Letter 15 – A Little Bit of Knowledge is Ignorance

Receiving your poetic letter from afar, I cannot but feel embarrassed! From an early age, this old monk has lacked education. My knowledge is uncertain and nebulous. Having drifted here and there for many years, far away from my native village, I am now sojourning on P’u T’o Mountain. Never did I expect that such a remarkable person as yourself, a scholar versed in the Mind-Dharma of Confucianism and Buddhism, who has studied at the feet of master’s far and wide and made their outstanding practices his own, would condescend to seek advice from me. Moreover, you have praised me excessively that my mind is perplexed and uneasy.

I venture to think that your broad, well-rounded education and your lofty, far-reaching knowledge, you surely cannot have doubts about such ordinary matters as those raised in your letter. It must be that your intention is to act as an example, to show the Way to those who cultivate alongside you.

However, since you have presented knowledge as ignorance, there is nothing to prevent me from presenting ignorance as knowledge and I will try to answer your questions in the order raised. I certainly would never dare to imitate the old mandarin who sits as a judge but is in reality an aging student submitting his examination papers. Therefore, if the following explanations contain errors, please revise and amend them.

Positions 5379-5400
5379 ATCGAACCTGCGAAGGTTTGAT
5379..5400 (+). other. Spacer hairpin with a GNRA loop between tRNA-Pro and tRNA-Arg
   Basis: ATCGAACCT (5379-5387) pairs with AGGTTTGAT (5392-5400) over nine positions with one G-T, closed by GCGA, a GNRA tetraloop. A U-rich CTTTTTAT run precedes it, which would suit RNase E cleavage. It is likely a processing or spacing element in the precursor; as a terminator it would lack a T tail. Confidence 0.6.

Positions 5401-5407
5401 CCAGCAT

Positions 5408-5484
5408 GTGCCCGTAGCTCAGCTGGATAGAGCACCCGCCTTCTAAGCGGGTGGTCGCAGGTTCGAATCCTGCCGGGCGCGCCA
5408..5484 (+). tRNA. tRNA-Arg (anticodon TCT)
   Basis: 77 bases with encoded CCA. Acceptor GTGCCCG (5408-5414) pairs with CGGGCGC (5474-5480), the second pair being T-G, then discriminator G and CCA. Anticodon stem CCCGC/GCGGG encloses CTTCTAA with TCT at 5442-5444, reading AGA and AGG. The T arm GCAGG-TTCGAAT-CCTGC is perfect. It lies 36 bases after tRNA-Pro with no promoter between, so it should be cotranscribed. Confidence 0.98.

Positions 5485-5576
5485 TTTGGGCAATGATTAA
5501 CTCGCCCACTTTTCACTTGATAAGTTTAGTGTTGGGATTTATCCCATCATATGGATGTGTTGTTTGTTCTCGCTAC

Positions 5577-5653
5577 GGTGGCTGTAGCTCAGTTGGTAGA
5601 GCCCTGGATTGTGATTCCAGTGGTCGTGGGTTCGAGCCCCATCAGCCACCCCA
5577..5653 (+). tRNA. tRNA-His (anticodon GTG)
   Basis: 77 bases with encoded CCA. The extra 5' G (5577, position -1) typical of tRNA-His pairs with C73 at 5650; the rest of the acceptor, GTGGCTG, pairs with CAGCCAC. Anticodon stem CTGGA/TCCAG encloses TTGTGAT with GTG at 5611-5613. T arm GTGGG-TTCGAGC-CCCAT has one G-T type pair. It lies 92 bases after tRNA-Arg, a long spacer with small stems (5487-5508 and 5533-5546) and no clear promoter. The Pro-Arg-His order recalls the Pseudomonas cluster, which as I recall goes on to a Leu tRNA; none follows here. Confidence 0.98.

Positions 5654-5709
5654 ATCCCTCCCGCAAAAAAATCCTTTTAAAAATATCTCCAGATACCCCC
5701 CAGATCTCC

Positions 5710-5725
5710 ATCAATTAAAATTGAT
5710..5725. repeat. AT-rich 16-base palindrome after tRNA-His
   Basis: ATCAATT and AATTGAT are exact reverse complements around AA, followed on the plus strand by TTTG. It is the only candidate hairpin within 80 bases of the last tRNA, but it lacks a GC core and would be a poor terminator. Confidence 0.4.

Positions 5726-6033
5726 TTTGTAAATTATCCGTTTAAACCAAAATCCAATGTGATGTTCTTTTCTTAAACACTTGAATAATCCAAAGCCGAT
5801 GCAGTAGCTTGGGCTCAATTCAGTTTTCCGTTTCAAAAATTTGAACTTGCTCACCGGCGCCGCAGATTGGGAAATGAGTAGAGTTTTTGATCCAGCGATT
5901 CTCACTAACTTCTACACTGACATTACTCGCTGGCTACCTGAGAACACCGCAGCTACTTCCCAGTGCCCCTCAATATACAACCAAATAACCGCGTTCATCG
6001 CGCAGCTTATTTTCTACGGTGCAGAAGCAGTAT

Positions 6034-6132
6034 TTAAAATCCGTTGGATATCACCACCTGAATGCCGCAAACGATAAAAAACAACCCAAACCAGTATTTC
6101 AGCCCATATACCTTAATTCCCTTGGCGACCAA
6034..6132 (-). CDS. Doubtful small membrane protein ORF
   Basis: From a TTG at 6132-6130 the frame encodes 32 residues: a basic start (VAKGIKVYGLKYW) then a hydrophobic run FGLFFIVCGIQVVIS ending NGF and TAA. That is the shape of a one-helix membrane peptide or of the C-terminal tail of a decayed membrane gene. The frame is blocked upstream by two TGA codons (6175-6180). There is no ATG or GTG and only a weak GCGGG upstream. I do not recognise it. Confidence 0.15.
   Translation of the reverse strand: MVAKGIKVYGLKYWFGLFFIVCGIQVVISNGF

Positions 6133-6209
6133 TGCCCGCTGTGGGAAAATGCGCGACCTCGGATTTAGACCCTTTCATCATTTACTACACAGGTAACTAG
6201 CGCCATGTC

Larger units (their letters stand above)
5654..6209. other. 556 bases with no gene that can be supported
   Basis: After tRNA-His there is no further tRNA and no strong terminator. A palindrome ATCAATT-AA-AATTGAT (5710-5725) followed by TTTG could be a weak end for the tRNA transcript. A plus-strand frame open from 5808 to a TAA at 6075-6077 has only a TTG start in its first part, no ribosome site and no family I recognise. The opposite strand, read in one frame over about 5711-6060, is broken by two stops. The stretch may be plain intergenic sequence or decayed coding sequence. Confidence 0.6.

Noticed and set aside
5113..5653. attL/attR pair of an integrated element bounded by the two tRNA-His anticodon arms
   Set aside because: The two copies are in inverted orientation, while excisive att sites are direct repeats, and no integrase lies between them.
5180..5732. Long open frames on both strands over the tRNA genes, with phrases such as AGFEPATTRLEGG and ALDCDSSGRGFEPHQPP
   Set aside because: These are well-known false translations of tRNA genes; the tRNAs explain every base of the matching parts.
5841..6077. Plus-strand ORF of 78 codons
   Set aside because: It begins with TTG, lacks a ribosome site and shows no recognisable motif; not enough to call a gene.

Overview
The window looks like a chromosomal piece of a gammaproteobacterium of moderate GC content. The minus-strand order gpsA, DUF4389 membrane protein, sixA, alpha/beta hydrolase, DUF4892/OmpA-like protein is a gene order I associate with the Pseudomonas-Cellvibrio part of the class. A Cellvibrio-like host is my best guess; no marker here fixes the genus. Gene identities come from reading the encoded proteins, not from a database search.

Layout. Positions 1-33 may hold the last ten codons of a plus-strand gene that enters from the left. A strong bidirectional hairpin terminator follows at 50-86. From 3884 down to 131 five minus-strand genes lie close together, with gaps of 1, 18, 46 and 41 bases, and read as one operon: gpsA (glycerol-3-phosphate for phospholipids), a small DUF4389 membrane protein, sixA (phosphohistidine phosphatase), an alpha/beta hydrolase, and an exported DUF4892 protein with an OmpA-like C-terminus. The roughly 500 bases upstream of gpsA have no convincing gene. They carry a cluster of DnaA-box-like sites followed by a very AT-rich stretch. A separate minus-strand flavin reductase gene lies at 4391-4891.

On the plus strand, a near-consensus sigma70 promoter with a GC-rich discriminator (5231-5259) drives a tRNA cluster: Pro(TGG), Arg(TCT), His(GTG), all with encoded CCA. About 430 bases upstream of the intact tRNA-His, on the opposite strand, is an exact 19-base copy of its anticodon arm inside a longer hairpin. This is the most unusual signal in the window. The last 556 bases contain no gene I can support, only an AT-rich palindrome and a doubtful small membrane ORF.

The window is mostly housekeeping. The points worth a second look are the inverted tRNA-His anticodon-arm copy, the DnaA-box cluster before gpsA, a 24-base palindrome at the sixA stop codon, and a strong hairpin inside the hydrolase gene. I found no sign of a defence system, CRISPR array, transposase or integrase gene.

1) Although the mind is what matters in Buddha Recitation, oral recitation should not be disparaged. This is because body, speech and mind reinforce one another. Although the mind may be focused on Amitabha Buddha, if the body does not bow respectfully and the mouth does not recite, it is difficult to receive benefits. For example, even when lifting heavy objects, ordinary people assist themselves by shouting aloud; how can you not do at least as much when trying to concentrate the mind and attain samadhi! Thus, the Great Heap Sutra teaches:

To recite loudly is to see a tall Buddha, to recite softly is to see a small Buddha.

The ancient masters have also said:

Reciting loudly, we see a large, tall body of the Buddha; reciting softly, we see a small, short body of the Buddha.

Ordinary beings often have lethargic, scattered minds. If they are not “assisted” by their bodies and mouths, it is difficult for them to achieve one-pointedness of mind.

2) Only at the level of Ultimate Truth is there no longer birth and extinction. Except for that, what Buddhist practice is not within the realm of birth and extinction? Even the practices of the Bodhisattvas at the Equal Enlightenment stage (who have achieved virtual equality with the Buddhas, destroyed the forty-one parts of ignorance and attained the forty-one parts of the Secret Store) are not beyond grasping and rejection, birth and extinction—not to mention Buddha Recitation as practiced by ordinary beings.

However, while birth and extinction are the roots of Birth and Death, they are also the very roots of Enlightenment. Birth and extinction depend entirely on the individual. To gather the six senses together in pure, uninterrupted recitation is precisely to convert the birth and extinction which abandons Enlightenment for worldly dusts into the birth and extinction which abandons worldly dusts for Enlightenment—as you strive to attain the True Thusness Buddha-Nature free of birth and extinction.